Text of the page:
And in response to "learn what you really want." I feel like I don't have time for that. If I have extra time I use all of it doing extra problems in calculus. I feel like its a good investment of my time. This is because, like you, I didn't get much out of high school at all. I don't blame it on my teachers, rather, it was because of my disinterest in knowledge in general; which has changed since. By doing all the extra and harder problems in calculus I feel like I am catching up on my mathematical maturity.

    But who knows, maybe its terribly inefficient of my time; if you have other ideas please share!

    Very interesting, thanks for sharing. I'm very curious though on how the style of the problems differ from that of classical mechanics I. The most mathematical excitement you might get out of classical mechanics one is basic linear algebraic substitution (in my opinion).
     
  17. Oct 27, 2011 #16
    I really agree with this. You don't even have to study higher-level physics, though. You can just read through and work a lot of problems in your physics text.

    Earlier in the thread you said that you liked physics in high school. How is this class any different? I know that your teacher may suck, but that doesn't change the actual content.

    I wouldn't necessarily call being able to solve some tough problems in Calculus I as having mathematical maturity. I have always heard the term used to refer to comfort with proofs and abstraction. If you just enjoy trying to solve these problems, then that's fine, but I would refer to it as "getting good at calculus."

    It's never a bad idea to pick up a programming language or two, because it will really benefit you in the future. If you're really forward looking in your math, perhaps pick up a text on mathematical proof techniques.

    Yeah, there's a lot of linear algebra in more advanced mechanics, but - in addition to what dacruick mentioned - you will also explore the calculus of variations and Lagrange multipliers. You get a couple of formalisms in classical mechanics that are pretty cool and really show you that classical mechanics is pretty elegant. Also, you'll likely study non-linear dynamics and chaos, which are awesome topics, and still developing fields of mathematics. So, don't be so quick to dismiss classical mechanics. There's plenty of excitement to come, you just need to be patient!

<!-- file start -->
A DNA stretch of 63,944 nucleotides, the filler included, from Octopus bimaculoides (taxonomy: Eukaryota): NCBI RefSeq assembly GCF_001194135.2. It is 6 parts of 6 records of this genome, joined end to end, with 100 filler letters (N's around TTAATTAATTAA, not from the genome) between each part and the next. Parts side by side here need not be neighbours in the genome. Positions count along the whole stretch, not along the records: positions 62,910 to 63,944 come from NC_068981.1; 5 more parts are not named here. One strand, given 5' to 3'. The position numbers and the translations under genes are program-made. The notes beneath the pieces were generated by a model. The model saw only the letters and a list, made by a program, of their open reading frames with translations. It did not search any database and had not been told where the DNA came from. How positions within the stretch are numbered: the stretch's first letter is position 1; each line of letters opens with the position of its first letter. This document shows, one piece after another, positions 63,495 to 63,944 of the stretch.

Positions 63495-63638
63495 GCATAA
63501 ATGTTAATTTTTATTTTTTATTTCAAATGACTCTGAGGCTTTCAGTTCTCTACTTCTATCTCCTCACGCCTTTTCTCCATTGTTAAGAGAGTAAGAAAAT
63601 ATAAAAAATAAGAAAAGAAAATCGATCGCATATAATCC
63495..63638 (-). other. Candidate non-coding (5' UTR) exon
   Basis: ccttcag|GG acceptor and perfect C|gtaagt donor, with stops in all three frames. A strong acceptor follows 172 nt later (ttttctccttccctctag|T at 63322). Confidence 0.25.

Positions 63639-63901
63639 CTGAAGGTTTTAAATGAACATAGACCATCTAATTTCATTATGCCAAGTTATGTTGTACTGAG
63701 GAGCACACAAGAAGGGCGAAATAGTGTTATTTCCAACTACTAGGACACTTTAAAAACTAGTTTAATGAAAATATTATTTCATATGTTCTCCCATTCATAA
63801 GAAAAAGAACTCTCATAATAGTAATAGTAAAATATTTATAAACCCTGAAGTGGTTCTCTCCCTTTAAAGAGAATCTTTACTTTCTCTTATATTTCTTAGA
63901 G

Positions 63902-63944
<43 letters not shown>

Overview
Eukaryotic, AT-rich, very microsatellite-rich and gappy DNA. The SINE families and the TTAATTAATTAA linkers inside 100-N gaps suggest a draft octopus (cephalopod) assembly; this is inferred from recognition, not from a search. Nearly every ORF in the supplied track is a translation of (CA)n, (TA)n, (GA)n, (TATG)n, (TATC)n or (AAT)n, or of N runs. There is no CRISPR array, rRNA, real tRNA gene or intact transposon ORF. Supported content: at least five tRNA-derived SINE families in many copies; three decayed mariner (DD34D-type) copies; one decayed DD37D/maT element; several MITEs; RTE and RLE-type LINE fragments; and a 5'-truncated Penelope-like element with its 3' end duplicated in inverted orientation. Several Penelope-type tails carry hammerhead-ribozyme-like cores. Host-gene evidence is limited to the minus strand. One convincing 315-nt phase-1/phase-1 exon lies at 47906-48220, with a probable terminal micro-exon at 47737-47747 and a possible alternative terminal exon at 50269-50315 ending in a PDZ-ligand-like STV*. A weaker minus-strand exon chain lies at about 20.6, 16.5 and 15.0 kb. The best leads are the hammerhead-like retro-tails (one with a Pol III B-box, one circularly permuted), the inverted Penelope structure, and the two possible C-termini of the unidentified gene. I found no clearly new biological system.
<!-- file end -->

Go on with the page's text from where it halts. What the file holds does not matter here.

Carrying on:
18. Oct 28, 2011 #17
    Thing is though, I'm for some reason more inclined to work extra problems in calculus.

    I'm still trying to pinpoint the psychology of it all; I always try to single out a couple unconscious reasons influence my paradigms toward things such as physics. I believe one of the reasons is that its basically the third time I'm being introduced to the concepts. Once in physics, once in a intro to physical science course because I was itching for a science course at the moment, and then another time now in College physics.



    Oops, I should choose my words more carefully. To reword it, doing a lot of calculus problems makes me feel that I am getting better at math. The reason for that is I realize that the only hard part of calculus is the algebraic manipulation part. Furthermore, you use pretty much the same skills for Calculus I to Multivariable Calculus and Differential Equations. If I am mistaken please direct me towards the right path!

    I try to prove everything I come across in calculus, but I don't think that is enough so I'll heed your advice. Do you have a couple recommendation? I find proofs to be the most fun part of mathematics so I'm looking forward to it. ^.^


    Haha, yeah.. I told a previous professor of mine that classical mechanics doesn't have enough theory he replied "Are you kidding me!!"

    To be honest I don't really know the terms you mentioned but they sound neat. Someone passed on a free online version of a linear algebra book, I looked through it and it was pretty cool. I always love how math starts with very simple things such as "algebraic substitution" and builds up into more complex and powerful concepts!